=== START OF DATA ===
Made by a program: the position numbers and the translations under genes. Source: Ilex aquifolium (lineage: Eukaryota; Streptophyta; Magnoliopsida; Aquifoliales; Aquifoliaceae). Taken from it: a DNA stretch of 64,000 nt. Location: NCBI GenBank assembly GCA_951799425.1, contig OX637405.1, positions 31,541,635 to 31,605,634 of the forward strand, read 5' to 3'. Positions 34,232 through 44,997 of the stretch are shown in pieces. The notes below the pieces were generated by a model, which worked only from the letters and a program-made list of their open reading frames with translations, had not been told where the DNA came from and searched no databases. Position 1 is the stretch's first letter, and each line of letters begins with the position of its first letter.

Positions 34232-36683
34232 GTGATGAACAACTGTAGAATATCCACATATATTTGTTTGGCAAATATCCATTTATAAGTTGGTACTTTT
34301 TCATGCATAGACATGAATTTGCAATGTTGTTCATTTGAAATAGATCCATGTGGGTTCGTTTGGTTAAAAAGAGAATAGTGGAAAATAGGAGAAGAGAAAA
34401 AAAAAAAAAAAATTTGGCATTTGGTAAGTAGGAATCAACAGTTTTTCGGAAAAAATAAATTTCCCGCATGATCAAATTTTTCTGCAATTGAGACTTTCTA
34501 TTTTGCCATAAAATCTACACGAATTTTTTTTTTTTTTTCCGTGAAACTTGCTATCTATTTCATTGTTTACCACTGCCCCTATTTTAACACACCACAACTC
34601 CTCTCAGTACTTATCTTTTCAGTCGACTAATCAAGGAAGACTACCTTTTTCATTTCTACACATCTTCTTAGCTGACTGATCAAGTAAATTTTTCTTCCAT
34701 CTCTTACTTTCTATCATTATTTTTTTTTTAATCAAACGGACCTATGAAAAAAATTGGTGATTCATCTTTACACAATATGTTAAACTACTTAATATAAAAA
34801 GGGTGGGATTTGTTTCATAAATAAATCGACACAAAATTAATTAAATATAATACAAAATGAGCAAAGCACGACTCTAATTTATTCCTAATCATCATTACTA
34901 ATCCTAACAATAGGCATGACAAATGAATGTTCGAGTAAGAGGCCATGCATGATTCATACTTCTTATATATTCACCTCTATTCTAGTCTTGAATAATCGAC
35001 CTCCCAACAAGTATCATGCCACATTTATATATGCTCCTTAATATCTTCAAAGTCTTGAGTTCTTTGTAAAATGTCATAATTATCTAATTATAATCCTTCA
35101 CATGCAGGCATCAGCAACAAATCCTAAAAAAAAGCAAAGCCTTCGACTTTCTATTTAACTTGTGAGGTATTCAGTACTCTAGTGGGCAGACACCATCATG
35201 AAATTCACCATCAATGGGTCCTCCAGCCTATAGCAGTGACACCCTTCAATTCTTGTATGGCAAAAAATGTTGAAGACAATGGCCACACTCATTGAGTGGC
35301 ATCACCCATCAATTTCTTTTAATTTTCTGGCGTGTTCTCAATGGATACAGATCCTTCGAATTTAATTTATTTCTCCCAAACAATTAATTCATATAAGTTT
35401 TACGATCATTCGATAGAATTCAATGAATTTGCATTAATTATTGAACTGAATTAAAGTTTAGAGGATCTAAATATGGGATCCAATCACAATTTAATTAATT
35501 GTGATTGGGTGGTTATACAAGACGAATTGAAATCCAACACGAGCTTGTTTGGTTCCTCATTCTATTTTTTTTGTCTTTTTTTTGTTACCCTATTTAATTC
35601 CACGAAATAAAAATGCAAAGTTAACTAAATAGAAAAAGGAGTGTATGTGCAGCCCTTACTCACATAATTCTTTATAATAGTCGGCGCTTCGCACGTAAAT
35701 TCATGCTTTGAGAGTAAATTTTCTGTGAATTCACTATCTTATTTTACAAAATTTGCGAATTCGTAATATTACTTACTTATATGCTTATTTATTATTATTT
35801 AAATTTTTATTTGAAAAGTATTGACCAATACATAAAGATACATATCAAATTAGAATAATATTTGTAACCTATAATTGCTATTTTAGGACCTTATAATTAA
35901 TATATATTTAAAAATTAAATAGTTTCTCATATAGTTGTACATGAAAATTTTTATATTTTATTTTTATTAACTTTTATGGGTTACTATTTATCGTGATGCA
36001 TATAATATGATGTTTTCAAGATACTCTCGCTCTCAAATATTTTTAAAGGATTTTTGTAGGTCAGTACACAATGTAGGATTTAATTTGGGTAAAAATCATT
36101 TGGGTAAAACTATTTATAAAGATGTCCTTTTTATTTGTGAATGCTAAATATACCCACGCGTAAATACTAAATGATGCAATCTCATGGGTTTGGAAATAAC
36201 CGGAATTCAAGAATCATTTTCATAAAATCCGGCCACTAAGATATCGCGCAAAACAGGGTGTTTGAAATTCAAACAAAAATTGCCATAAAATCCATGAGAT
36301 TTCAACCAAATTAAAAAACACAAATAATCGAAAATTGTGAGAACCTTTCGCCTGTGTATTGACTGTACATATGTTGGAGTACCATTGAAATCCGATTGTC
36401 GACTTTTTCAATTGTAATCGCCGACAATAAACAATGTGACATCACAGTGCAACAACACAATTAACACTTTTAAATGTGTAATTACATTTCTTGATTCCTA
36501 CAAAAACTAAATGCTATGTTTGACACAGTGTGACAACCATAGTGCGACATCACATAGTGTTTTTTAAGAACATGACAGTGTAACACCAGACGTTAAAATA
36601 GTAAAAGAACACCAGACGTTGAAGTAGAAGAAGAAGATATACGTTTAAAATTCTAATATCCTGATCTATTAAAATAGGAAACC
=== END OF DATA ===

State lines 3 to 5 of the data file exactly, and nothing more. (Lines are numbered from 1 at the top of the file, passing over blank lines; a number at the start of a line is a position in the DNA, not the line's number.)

34232 GTGATGAACAACTGTAGAATATCCACATATATTTGTTTGGCAAATATCCATTTATAAGTTGGTACTTTT
34301 TCATGCATAGACATGAATTTGCAATGTTGTTCATTTGAAATAGATCCATGTGGGTTCGTTTGGTTAAAAAGAGAATAGTGGAAAATAGGAGAAGAGAAAA
34401 AAAAAAAAAAAATTTGGCATTTGGTAAGTAGGAATCAACAGTTTTTCGGAAAAAATAAATTTCCCGCATGATCAAATTTTTCTGCAATTGAGACTTTCTA